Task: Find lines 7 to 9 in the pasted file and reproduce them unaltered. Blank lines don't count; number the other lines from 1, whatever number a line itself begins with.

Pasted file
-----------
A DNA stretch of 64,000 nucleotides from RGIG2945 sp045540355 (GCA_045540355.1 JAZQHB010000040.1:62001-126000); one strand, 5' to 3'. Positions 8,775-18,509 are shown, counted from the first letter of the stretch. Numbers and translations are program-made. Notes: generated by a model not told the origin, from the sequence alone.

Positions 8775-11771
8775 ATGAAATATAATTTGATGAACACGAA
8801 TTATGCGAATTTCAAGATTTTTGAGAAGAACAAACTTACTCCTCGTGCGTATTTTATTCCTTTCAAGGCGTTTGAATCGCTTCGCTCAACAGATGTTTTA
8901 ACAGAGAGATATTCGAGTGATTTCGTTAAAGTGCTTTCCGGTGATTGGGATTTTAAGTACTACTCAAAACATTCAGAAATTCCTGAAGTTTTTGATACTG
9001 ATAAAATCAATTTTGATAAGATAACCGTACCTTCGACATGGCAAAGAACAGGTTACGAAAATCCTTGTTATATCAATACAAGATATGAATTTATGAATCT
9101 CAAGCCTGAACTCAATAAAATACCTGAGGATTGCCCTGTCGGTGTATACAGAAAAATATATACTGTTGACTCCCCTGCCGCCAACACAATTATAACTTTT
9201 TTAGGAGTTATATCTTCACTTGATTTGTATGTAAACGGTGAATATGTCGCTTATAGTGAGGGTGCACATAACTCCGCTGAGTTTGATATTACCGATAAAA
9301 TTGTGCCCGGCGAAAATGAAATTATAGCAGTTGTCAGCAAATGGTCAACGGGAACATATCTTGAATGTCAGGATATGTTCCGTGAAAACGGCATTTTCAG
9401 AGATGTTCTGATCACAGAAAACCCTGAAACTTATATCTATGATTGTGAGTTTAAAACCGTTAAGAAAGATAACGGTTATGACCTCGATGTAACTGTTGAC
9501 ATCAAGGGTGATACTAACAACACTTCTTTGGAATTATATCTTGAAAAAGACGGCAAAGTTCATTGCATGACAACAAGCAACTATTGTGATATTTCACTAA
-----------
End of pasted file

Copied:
9101 CAAGCCTGAACTCAATAAAATACCTGAGGATTGCCCTGTCGGTGTATACAGAAAAATATATACTGTTGACTCCCCTGCCGCCAACACAATTATAACTTTT
9201 TTAGGAGTTATATCTTCACTTGATTTGTATGTAAACGGTGAATATGTCGCTTATAGTGAGGGTGCACATAACTCCGCTGAGTTTGATATTACCGATAAAA
9301 TTGTGCCCGGCGAAAATGAAATTATAGCAGTTGTCAGCAAATGGTCAACGGGAACATATCTTGAATGTCAGGATATGTTCCGTGAAAACGGCATTTTCAG